Metaverse is a complex term coined by Neil Stephenson in his sci-fi novel Snow Crash, which, along with William Gibson’s novel Neuromancer, was a source of inspiration for the Wachowski brothers’ Matrix universe. As Stephenson conceived of it in 1992, a metaverse is an immersive environment, a virtual 3D world that interacts with the real world. For these two founding fathers of cyberpunk literature, there are a whole slew of passageways between the real and virtual worlds thanks to mediating objects like computers, cyber-prostheses, or intelligent objects that Bruce Sterling, another cyberpunk writer, now calls “spimes”. For these authors, acting on the real world can alter the virtual world and vice versa.
Since then, with the emergence and evolution of new technologies, the bridges between reality and virtuality have been ceaselessly multiplying. Nowadays, the most widely accepted definition of metaverse is the convergence between the virtually enriched real world and the physically persisting virtual world. In simpler terms, a metaverse encompasses what we call the real and virtual worlds, doing away with any dichotomy between the two. The two are no longer opposable: you meet people on Facebook or at the corner café, and you can work together with someone located on the other side of the planet. Our reality has been enriched: it might be said that we have moved from a schizophrenic dualism of real vs. virtual to a more Eastern monism.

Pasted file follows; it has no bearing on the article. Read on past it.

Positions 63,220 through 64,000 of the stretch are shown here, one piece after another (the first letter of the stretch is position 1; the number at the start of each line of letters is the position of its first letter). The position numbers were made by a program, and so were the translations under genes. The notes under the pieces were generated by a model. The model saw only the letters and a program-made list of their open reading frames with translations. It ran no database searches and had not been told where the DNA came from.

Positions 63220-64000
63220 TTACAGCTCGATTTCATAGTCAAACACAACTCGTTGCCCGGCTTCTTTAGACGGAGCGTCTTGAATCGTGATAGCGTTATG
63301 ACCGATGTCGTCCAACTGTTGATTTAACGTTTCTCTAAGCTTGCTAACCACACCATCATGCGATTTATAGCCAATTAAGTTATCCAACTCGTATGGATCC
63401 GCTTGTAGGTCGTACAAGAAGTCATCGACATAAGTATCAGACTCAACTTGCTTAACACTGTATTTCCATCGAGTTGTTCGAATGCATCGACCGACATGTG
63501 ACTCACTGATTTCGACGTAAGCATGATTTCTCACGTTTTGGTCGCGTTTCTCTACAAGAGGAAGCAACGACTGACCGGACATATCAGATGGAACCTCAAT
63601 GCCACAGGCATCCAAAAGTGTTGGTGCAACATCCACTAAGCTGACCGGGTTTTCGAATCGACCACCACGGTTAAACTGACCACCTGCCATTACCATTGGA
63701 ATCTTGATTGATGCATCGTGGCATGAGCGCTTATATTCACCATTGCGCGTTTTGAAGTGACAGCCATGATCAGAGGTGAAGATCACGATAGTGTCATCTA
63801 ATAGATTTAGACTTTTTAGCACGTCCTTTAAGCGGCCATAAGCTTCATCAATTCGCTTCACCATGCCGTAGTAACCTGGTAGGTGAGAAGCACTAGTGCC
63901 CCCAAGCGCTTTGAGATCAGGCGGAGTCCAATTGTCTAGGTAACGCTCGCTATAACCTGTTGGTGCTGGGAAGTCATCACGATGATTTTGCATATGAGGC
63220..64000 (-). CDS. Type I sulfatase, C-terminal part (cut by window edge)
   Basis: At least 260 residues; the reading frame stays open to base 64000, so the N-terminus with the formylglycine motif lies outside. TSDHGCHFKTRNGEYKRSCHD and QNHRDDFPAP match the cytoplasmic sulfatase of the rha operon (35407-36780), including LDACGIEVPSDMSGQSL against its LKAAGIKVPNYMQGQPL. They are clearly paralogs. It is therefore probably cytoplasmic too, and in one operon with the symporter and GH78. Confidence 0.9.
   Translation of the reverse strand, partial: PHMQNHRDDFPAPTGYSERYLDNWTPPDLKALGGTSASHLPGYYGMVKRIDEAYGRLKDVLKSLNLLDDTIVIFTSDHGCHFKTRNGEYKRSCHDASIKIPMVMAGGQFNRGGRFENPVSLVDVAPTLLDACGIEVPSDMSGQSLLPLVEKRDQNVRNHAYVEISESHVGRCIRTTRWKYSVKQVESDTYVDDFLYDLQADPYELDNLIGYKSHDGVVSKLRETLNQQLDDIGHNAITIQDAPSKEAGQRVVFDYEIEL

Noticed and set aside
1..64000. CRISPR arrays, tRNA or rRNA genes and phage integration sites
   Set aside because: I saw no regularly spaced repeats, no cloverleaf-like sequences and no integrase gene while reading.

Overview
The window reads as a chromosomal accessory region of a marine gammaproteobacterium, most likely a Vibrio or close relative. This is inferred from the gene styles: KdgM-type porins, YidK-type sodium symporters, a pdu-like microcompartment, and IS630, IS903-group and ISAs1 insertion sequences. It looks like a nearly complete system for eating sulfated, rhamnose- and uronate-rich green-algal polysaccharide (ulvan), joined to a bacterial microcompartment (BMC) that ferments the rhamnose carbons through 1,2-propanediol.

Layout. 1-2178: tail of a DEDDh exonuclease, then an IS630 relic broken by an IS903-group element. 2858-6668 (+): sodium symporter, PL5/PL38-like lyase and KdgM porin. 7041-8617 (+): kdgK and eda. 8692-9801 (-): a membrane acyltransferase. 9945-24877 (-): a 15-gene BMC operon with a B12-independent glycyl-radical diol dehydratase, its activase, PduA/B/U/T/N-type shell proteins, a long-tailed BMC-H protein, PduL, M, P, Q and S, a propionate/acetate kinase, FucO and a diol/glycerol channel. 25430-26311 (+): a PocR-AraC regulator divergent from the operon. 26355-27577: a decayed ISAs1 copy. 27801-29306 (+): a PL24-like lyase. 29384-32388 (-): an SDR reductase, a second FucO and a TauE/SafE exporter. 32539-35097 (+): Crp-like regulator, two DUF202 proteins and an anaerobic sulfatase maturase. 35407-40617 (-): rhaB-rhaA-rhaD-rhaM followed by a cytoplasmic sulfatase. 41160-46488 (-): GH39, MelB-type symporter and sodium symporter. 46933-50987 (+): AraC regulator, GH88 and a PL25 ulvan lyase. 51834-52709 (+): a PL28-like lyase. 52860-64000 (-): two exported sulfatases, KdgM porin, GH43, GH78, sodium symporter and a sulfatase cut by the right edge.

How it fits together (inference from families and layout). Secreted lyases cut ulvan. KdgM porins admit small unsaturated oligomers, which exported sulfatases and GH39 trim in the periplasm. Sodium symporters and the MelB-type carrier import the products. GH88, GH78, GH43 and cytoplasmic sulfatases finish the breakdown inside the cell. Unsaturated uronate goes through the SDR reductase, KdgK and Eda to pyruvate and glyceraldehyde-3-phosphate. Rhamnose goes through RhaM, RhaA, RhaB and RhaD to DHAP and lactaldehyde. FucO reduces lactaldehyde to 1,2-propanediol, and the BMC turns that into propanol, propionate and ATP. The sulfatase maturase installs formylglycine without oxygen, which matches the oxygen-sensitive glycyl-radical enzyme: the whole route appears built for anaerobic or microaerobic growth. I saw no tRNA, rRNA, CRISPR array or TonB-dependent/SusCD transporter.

This metaverse is the framework for the collective imagination in our day, and will naturally provide the framework for transmedia. A framework abolishing all dualities – narrator vs. listener, imaginary vs. real, us vs. the world –, a framework that opens us up to Otherness within ourselves and within others.
In the world 2.0, the user is the centre around which the content has to revolve. The transmedia project has to take hold of the semantic metaverse of content. A universe at once virtual and real, moving smoothly, seamlessly, between the content and various programmes on each medium and the imaginary world offered up to users. It is up to users and content creators to enrich this semantic universe. Hence the need for creators and the various distributors to define this editorial terrain clearly and take their place therein.
Transmedia should invite us to enter the semantic universe of our choice and share it with it others